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EVERY THING THAT IS USEFUL AND CURIOUS
IS FULLY CONSIDERED AND EXPLAINED.
BK ROBERT GIBSON.
Revised, Corrected and Adapted to the use of Schools, American Surveyors, &c.
DISTRICT or MARYLAND, ss.
BE IT REMEMBERED, That on this Twelfth day of No*# vernber, in the Forty-first year of the Independence of the United so States, of America, F. Lucas, Jun. of the said District, hath
deposited in this office the title of a Book, the right whereof he claims as Proprietor; in the words following, to wit:
“A Treatise on Practical Surveying ; which is demonstrated from its
first principles. Wherein every thing that is Useful and Curious in that Art, is fully considered and explained.—by Robert Gibson.—Revised, Sorrected and Adapted to the use of Schools, American Surveyors, &c. by John D. Craig.”
In conformity to the act of the Congress of the United States, entitled, “An act for the encouragement of learning, by securing the copies of maps, charts and books, to the authors and proprietors of such copies during the times therein mentioned.” And also to the act, entitled, “An act supplementary to an act, entitled, “An act for the encouragement of learning, by securing the copies of maps, charts, and books, to the authors and proprietors of such copies during the times therein mentioned,” and extending the benefits thereof to the arts of designing, engraving, and etching historical and other prints.” PHILIP MOORE, Clerk of the District of Maryland.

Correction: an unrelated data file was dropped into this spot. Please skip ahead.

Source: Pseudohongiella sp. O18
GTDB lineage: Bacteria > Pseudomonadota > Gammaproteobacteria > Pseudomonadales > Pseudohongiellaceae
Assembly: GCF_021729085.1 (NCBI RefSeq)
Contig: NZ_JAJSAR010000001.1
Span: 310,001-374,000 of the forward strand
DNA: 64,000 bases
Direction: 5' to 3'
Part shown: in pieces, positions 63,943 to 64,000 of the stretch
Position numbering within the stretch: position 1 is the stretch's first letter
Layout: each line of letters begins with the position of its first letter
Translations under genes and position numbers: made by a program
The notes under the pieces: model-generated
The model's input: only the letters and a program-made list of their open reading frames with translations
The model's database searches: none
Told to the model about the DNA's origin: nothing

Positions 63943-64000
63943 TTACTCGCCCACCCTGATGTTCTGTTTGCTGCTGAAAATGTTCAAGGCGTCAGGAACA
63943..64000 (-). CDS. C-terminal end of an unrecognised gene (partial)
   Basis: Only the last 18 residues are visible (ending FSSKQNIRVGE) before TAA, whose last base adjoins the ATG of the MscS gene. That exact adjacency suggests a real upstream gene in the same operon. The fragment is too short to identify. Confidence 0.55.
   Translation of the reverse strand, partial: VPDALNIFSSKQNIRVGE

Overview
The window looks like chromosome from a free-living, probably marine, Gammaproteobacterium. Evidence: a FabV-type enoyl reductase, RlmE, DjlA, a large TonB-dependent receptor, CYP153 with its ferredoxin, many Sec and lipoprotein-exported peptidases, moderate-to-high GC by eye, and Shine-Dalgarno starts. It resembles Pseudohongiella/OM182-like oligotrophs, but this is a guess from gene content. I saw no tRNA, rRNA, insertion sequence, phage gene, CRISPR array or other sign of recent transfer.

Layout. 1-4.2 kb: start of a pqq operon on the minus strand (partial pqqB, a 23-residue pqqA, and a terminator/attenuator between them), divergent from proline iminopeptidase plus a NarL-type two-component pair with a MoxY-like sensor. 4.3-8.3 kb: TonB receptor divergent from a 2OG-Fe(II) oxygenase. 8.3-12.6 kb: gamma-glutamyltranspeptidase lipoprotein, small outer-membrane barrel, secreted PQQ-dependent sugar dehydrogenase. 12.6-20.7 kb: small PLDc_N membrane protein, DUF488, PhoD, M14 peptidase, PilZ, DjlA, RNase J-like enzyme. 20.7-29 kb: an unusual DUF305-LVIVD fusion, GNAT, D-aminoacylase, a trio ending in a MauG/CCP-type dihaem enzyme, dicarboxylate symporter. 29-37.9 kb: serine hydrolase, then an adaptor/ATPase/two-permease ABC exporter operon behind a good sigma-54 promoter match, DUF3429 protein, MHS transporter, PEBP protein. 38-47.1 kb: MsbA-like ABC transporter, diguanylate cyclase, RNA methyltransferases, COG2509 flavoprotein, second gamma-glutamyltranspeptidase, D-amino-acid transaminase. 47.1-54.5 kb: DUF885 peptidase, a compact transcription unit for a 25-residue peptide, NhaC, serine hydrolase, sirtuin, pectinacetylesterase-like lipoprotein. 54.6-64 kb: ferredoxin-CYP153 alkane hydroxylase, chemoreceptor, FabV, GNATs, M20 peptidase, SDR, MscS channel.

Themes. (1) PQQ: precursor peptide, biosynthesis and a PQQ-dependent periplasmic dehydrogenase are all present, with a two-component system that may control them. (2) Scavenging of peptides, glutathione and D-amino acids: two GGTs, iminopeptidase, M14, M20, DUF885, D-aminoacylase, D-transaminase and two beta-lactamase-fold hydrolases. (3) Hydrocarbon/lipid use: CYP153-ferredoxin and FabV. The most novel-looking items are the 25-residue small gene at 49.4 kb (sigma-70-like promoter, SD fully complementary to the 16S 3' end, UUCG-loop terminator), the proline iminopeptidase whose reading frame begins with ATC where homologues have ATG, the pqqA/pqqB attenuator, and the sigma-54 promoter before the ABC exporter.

THE present edition of Gibson's Surveying, being intended for the use of schools, as well as for the American reader and surveyor in general, several alterations have been made in various parts of the work. Useless calculations have been either abridged, or entirely omitted, and a number of new examples for calculating surveys, and dividing of land, substituted in their room. Different parts of those calculations are designedly omitted, for the better exercising of the learner. And it is presumed, the arrangement of the plates will . be found highly advantageous, both for the . convenience of the reader and the preservation of the book. The press has been carefully corrected, and it is hoped that the work is as free of such errors as any publication of the